I’m not a scientist, but I did enjoy Jr. High physics class. It’s the first time I heard “matter is neither created nor destroyed”.  It feels that way at home now. All the time I’ve invested in removing excessive things from my home, is coming back to me. For more than two weeks, I’ve been going through daily clutter purges. I did not lose, or waste, that time at all. It just shifted. Removing stuff means you’re removing choices. Fewer choices means fewer decisions. I’m talking about trivial choices and decisions. Ones that don’t matter one bit. For example, should I moisturize with coconut oil today or sesame? Who cares!!! right? This is exactly the type of choice that brings a false sense of freedom. I removed it, therefore I have more freedom. I have more time. I have more square footage in my house! Look at these piles I dropped off at Salvation Army yesterday (batch one above, batch two below). Does it seem like an insignificant volume? It is the size of a small hall closet. I just increased the size of my living space and removed brain tax. Ahhh! Hello Sunday!

Since yesterday, I have said . . .

  1. Goodbye Marimekko paper placematts that I forgot I had
  2. Goodbye THREE decks of cards. Because the two decks my husband added  weren’t enough . . .
  3. Goodbye six bath and body products that I never liked using (Moroccan hair oil scent goes from lovely to OMG WTF really really fast)
  4. Goodbye umpteenth med item that expired in 2010
  5. Goodbye unneeded tablecloth that I always idealized for being classic white, but ultimately was also too fearful to use

Here they are, forever in photography…and thankfully no longer in my home.

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Hats off! (then out the door). Today’s purge, hall closet.

It’s Saturday! Naturally I do bigger purges on days I have off. Sometimes it’s hard to know where to begin. I thought it might be useful to document my process.

Step 1 (it’s a two parter)—Find a space you care about (that is also driving you a little crazy), like a closet shelf (with an avalanche issue). Then, clear it out! (There it is. My clear shelf.)

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Step 2—Dump the stuff on a work surface (such as your dining table).Step 3—dump the pile on a work surface (like your dining table).

Step 3—Sort. Sun hats, mittens, gloves, baseball hats . . . etc.  A lot of “what ifs” here clogging up my valuable space.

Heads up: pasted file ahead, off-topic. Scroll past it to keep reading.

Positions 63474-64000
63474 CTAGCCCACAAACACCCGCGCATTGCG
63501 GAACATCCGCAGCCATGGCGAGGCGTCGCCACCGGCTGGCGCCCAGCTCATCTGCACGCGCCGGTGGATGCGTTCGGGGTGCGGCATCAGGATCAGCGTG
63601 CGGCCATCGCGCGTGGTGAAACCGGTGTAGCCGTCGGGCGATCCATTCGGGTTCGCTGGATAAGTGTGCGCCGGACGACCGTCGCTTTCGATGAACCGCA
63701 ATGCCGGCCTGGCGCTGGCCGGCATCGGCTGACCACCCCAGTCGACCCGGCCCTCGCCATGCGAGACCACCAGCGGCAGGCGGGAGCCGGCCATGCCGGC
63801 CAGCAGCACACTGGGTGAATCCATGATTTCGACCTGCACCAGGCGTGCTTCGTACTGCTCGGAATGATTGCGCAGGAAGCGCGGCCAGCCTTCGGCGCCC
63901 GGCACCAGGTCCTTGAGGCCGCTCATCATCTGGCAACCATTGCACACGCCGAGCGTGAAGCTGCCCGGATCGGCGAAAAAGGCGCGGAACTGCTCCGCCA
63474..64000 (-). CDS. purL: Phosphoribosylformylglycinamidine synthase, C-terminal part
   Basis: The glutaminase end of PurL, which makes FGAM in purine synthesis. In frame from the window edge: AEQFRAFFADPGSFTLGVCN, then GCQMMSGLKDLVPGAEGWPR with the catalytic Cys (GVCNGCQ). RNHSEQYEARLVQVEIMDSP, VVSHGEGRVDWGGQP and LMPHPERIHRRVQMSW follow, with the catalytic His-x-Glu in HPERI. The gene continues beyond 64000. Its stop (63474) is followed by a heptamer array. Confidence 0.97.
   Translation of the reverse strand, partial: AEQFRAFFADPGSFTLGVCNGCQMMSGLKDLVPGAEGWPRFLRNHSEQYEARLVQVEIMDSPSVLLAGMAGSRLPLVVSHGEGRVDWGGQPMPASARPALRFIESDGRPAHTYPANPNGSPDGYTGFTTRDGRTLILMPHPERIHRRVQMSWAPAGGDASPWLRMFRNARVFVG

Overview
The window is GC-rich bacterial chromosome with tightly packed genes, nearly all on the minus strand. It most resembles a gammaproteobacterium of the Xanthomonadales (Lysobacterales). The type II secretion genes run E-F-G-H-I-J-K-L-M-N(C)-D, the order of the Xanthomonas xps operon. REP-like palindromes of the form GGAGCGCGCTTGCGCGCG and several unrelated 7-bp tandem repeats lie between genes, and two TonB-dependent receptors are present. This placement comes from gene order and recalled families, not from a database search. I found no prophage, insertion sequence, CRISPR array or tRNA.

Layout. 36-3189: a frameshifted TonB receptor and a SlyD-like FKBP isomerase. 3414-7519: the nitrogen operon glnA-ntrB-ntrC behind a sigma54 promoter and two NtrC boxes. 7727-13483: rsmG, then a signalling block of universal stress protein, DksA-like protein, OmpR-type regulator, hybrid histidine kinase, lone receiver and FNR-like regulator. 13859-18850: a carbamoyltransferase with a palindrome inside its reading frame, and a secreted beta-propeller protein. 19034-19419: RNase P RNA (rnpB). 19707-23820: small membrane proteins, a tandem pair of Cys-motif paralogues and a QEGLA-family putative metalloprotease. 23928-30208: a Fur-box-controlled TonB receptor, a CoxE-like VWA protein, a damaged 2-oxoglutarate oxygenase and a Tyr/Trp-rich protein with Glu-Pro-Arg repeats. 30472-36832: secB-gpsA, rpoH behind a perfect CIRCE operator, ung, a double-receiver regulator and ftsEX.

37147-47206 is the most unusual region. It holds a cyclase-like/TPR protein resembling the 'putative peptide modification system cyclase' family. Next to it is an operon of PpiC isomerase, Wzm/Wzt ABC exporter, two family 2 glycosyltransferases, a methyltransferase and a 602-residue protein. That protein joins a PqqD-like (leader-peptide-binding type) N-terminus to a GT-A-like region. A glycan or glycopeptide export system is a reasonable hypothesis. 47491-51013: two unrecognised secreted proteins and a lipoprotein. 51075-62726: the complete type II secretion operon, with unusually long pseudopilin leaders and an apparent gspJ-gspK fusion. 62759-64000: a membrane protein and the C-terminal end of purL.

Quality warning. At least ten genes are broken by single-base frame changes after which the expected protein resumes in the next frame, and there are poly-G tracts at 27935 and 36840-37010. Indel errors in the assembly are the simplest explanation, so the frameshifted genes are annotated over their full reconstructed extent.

Note: a “what if” applies to anything you rarely use but keep it just in case “what if a group of friends stop by and want to go for a walk and it’s cold out and none of them have hats! I better keep all these hats just incase that happens.” That’s not gonna happen. Don’t keep the hats for that reason.

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Step 4—Inventory. Use this to help you identify your excess items. Make decisions like “I will keep 10 hats” (or more, or less. This is a personal choice). Pick your favorites. Take the rest to Salvation Army.

I’d like to emphasize how valuable it is to confront yourself with the question of “how many _____do I need?”. This type of question gets you focused on you and your home (not the actual things cluttering it up). What you don’t want to do is emotionally connect with every hat you evaluate (“oh this would look so cute if I ever find that green plaid coat…”) This is the most challenging part of decluttering (or any change of meaning in your life), you have to change your thought process.

Also, if you’ve ever had a close relationship with someone who lived through The Depression (for me it’s my grandparents), this can make you feel ungrateful when you decide to let go of anything. You’ll need to work to get over this hurdle. Remind yourself that 2015 is a different time, with different challenges. Call upon others’ lessons who have also learned to let go, or embrace a life with less stuff. YouTube is full of tips. Here’s a video playlist of some of my minimalism favorites. On a few videos (may or may not be on the playlist) it was pointed out that just because you have it, doesn’t mean you’re using it. So many people in this world don’t have what they need. You hanging on to excess is preventing others from benefitting. This really spoke to me. I used this to motivate me. It really worked. Especially with the hats and winter approaching.

Step 4—Inventory

Step 5—Put all the keepers back. Woah. Lookin’ good!

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What did I Get rid of today?

  1. Eight hats (3 baseball, 3 winter, 2 summer/sun). Not great, considering 29 was the start. Still good. No shame in baby steps.
  2. Three, and a half, mitten/glove pairs (trashed the poor loner “half”, donated the mittens that still looked good, trashed another . . . placed the remaining one with my crafting supplies for the wool (shrug). Ok, ok. That one doesn’t count as a purge (focus on the other ones).
  3. Desk clock (not shown). Super cute, but loud as a knife stabbing your eardrum (at consistent intervals). Horribly unpleasant.
  4. Bathing suits (not shown). Some trashed for being old, others donated for looking new.
  5. Tights/stockings (not shown). “Hosiery” as my nana may have said. Basically, they were old, never used, duplicates or just no good.

Enjoy your weekend! Will these leaves ever finish falling?

Until tomorrow . . .